Production commenced in late 1916. Sopwith and Clayton & Shuttleworth completed their RNAS production orders, but Oakley, which had no prior experience building aircraft, delivered only three Triplanes before its contract was cancelled in October 1917. For unknown reasons, the RFC Triplane contract issued to Clayton & Shuttleworth was simply cancelled rather than being transferred to the RNAS. Total production amounted to 147 aircraft.
No. 1 Naval Squadron became fully operational with the Triplane by December 1916, but the squadron did not see any significant action until February 1917, when it relocated from Furnes to Chipilly. No. 8 Naval Squadron received its Triplanes in February 1917. Nos. 9 and 10 Naval Squadrons equipped with the type between April and May 1917. The only other major operator of the Triplane was a French naval squadron based at Dunkirk, which received 17 aircraft.
The Triplane's combat debut was highly successful. The new fighter's exceptional rate of climb and high service ceiling gave it a marked advantage over the Albatros D.III, though the Triplane was slower in a dive. The Germans were so impressed by the performance of the Triplane that it spawned a brief triplane craze among German aircraft manufacturers, resulting in no fewer than 34 different prototypes.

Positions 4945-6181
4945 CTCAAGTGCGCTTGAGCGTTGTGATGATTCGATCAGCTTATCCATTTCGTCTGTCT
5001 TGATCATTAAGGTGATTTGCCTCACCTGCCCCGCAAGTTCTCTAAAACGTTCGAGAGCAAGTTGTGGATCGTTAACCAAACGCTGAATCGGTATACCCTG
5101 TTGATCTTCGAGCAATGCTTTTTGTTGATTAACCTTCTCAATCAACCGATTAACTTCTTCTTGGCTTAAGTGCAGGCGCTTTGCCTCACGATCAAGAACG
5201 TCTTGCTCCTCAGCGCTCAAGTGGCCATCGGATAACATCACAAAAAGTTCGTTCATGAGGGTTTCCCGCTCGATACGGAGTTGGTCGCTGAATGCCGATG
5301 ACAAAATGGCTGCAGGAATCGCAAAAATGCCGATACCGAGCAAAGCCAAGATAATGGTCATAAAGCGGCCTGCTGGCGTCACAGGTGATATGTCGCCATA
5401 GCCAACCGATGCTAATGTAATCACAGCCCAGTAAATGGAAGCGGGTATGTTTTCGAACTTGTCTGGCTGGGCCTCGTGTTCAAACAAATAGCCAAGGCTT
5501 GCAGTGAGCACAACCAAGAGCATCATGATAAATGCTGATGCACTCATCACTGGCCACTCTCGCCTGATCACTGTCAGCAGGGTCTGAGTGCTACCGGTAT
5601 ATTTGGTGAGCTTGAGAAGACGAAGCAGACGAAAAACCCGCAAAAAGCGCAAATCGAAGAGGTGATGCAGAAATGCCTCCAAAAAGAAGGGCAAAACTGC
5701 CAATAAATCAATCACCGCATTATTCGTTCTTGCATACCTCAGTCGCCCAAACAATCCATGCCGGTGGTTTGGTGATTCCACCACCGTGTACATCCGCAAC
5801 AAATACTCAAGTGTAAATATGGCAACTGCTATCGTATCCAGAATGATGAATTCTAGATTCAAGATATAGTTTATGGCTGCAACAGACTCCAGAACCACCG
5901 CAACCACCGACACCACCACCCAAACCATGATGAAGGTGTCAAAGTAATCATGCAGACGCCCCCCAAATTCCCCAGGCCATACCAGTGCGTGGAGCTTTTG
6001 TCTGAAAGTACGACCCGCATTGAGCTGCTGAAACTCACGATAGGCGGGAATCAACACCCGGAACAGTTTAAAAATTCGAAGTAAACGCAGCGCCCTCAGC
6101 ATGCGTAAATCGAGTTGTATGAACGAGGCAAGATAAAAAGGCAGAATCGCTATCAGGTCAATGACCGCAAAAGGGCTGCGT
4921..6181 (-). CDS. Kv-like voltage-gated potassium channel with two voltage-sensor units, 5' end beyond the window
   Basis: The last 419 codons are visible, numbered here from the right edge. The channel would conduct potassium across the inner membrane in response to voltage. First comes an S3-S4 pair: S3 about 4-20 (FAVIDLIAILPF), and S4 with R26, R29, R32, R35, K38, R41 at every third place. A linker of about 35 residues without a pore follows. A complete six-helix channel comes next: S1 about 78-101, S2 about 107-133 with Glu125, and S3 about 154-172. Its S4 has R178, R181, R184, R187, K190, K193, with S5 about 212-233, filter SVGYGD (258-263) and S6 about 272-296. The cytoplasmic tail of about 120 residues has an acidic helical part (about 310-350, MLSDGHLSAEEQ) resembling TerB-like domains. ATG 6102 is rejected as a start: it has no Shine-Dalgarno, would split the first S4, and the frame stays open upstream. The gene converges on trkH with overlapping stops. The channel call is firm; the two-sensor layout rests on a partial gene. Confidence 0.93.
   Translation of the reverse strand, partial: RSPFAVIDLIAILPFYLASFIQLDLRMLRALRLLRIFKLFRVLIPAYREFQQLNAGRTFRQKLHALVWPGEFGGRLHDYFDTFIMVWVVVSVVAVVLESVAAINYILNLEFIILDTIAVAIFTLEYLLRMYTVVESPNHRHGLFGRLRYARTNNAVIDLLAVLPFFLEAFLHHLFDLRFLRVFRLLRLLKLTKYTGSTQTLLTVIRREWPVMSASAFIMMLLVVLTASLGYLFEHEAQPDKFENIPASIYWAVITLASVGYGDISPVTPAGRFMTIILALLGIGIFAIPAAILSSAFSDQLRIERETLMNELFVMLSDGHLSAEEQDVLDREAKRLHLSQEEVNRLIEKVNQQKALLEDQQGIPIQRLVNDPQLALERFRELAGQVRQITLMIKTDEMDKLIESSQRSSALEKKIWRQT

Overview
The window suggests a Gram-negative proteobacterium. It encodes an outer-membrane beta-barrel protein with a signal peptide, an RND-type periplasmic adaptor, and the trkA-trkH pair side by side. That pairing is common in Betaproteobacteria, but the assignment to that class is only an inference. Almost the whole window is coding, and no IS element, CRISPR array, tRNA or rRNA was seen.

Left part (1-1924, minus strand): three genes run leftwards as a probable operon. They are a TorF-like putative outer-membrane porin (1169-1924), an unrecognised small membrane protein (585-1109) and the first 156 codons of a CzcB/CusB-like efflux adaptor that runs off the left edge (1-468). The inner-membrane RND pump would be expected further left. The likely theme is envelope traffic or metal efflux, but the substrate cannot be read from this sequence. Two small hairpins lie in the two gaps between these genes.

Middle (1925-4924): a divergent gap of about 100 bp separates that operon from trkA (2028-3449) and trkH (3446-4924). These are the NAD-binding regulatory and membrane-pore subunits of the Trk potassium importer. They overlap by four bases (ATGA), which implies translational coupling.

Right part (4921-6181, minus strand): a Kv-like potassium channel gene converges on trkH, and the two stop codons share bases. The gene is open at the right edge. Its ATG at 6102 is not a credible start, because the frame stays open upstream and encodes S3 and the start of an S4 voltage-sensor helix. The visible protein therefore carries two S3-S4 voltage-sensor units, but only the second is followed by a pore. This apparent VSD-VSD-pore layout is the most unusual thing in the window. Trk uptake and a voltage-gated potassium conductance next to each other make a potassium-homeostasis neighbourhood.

The Triplane was famously flown by No. 10 Naval Squadron's "B" Flight, better known as "Black Flight." This all-Canadian flight was commanded by the ace Raymond Collishaw. Their aircraft, named Black Maria, Black Prince, Black George, Black Death and Black Sheep, were distinguishable by their black-painted fins and cowlings. Black Flight claimed 87 German aircraft in three months while equipped with the Triplane. Collishaw himself scored 34 of his eventual 60 victories in the aircraft, making him the top Triplane ace.
Withdrawal from service
For a variety of reasons, the Triplane's combat career was comparatively brief. In service, the Triplane proved difficult to repair. The fuel and oil tanks were inaccessible without substantial disassembly of the wings and fuselage. Even relatively minor repairs had to be made at rear echelon repair depots. Moreover, spare parts became difficult to obtain during the summer of 1917, and No. 1 Naval Squadron's complement was reduced from 18 to 15 aircraft.
The Triplane also gained a reputation for structural weakness because the wings sometimes collapsed in steep dives. This defect was attributed to the use of light gauge bracing wires in the 46 aircraft built by subcontractor Clayton & Shuttleworth. Several pilots of No. 10 Naval Squadron used cables or additional wires to strengthen their Triplanes. In 1918, the RAF issued a technical order for the installation of a spanwise compression strut between the inboard cabane struts of surviving Triplanes. One aircraft, serial N5912, was fitted with additional mid-bay flying wires on the upper wing while used as a trainer.